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6.3 Independent Estimates of Relativistic Beaming Parameters

Independent estimates of Lorentz factors and angles to the line of sight are available, mostly from VLBI data. In VLBI observations of twelve FSRQ in the 2 Jy sample (Vermeulen and Cohen 1994, and references therein), all but one FSRQ show evidence of superluminal motion (betaa > 1). The apparent separation of radio components gives a lower limit to the Lorentz factor, gamma = sqrt (betaa2 + 1) (Appendix A); the distribution of gamma for the fastest superluminal components in FSRQ covers the range 5-35, roughly the same as that necessary to explain the observed luminosity function (Sec. 6.1).

The observed betaa distribution can in principle be compared with that predicted using the LF-derived beaming parameters. Vermeulen and Cohen (1994) determined that a distribution of Lorentz factors peaked at high values best fit the observed betaa distribution for a small heterogeneous sample defined by a post-facto flux limit. (They calculated the expected distribution of betaa for naked jets without extended emission, which is appropriate to their sample of core-dominated objects and which is straightforward to calculate.) This is quite different from the steep distribution of Lorentz factors we found from fitting luminosity functions (Sec. 6.1.3). Whether these two results can be reconciled remains to be seen but we note that our calculation is most sensitive to low values of gamma, which yield the largest number of beamed objects, while superluminal motion statistics (particularly for samples of ``favorite objects'' studied in the past) are most sensitive to high values. Alternatively, one can compare the results from the recent VLBI surveys of well-defined flux limited samples (Pearson and Readhead 1988; Polatidis et al. 1995; Thakkar et al. 1995; Taylor et al. 1994) to the betaa distribution predicted by a more-difficult calculation incorporating selection effects appropriate to jets plus extended emission, but this calculation has not yet been done. As is the case for emission-line blazars, all thirteen 1 Jy BL Lac objects observed more than once with VLBI techniques appear to show superluminal motion (Vermeulen and Cohen 1994; Gabuzda et al. 1994). For all but two objects, gamma is higher than ~ 4, and reaches at least ~ 15. These results agree roughly with the distribution in gammar required to fit the luminosity function and the core-halo ratios of radio-selected BL Lacs (Sec. 6.2).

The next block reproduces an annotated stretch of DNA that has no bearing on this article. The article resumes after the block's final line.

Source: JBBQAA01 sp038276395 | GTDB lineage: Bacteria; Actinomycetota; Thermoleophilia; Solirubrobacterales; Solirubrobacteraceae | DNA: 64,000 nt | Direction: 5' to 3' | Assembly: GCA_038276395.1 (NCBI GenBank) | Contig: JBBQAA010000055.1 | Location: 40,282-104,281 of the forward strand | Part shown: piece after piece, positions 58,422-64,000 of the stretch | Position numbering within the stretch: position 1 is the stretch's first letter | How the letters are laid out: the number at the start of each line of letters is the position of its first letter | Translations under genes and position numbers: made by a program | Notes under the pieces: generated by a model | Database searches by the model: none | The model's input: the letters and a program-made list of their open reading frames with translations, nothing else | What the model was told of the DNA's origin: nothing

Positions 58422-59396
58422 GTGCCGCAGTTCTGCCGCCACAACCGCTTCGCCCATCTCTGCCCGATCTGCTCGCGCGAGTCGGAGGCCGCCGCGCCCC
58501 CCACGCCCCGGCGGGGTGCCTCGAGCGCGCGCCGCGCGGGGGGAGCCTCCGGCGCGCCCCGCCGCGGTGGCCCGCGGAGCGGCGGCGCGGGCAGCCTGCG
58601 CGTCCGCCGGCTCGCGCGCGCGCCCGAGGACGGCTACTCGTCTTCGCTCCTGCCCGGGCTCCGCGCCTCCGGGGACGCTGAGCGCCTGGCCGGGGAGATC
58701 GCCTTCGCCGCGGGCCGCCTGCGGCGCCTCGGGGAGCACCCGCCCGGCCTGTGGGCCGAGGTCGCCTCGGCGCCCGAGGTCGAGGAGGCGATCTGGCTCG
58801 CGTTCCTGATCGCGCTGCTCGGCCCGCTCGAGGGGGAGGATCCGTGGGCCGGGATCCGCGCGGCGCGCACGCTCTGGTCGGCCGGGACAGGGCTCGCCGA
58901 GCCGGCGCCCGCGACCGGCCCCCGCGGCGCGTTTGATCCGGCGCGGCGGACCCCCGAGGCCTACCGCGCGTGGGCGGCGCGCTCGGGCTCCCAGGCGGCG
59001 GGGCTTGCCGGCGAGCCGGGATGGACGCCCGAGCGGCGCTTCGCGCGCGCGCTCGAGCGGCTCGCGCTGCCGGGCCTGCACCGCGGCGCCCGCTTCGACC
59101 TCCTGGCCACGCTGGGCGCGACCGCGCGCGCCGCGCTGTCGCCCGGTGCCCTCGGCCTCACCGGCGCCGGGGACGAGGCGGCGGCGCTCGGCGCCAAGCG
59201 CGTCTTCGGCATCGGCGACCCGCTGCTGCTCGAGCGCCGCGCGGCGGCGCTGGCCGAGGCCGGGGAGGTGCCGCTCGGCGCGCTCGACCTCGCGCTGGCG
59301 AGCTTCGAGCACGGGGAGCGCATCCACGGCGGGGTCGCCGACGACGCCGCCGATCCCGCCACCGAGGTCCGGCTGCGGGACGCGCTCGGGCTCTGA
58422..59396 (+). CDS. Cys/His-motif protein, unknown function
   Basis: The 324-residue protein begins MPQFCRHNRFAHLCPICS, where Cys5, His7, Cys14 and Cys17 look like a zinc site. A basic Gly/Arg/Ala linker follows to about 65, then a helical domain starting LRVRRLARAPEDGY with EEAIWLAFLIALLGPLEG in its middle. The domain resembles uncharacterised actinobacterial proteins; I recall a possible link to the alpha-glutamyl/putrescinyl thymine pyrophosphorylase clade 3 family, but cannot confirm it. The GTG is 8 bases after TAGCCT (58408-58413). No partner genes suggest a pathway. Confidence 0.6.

Since two BL Lac objects have gamma as low as 1.5, we tried a fit to the radio LF of BL Lacs with gamma1 = 2, leaving all other parameters unchanged. The resulting beamed LF is still in good agreement with the observed one, although the Lorentz factors are now lower, 2 ltapprox gammar ltapprox 20 with an average value < gammar > ~ 3, corresponding to a ratio between BL Lacs and FR Is of 5% (Table 3). This shows that a scenario where the Lorentz factors are lower for BL Lacs than for FSRQ (Gabuzda et al. 1994; Morganti et al. 1995), although not required by our fits, is consistent with the luminosity function and VLBI data.

The SSC formalism (Sec. 4.4) can be used to estimate the Doppler factor independent of superluminal motion or luminosity functions, via comparison of the predicted and observed X-ray fluxes. For a sample of ~ 100 radio sources with published VLBI measurements of the core angular size, lower limits to the Doppler factor correlate well with the apparent velocity betaa obtained from multi-epoch VLBI maps (Ghisellini et al. 1993; Sec. 4.2). This result suggests superluminal motion is related to bulk motion of the emitting plasma and is not simply an illusion. The Doppler factor, delta, can be combined with the measured superluminal speed, betaa, where available, to constrain gamma and the angle to the line of sight, theta [Eqs. (A6) and (A7)]; the mean values of these parameters for the different classes (BL Lacs, FSRQ, and SSRQ; Ghisellini et al. 1993) are in good agreement with those derived from the radio luminosity function studies (Secs. 6.1, 6.2).

Similarly, the jet velocities and orientations of radio galaxies, derived from the jet to counter-jet brightness ratio [Eq. (A10)] and the SSC formalism, are broadly consistent with those derived from luminosity function studies (Giovannini et al. 1994). Their Doppler factors are also much lower than for BL Lacs and FSRQ, as expected if the radio jets are closer to the plane of the sky.

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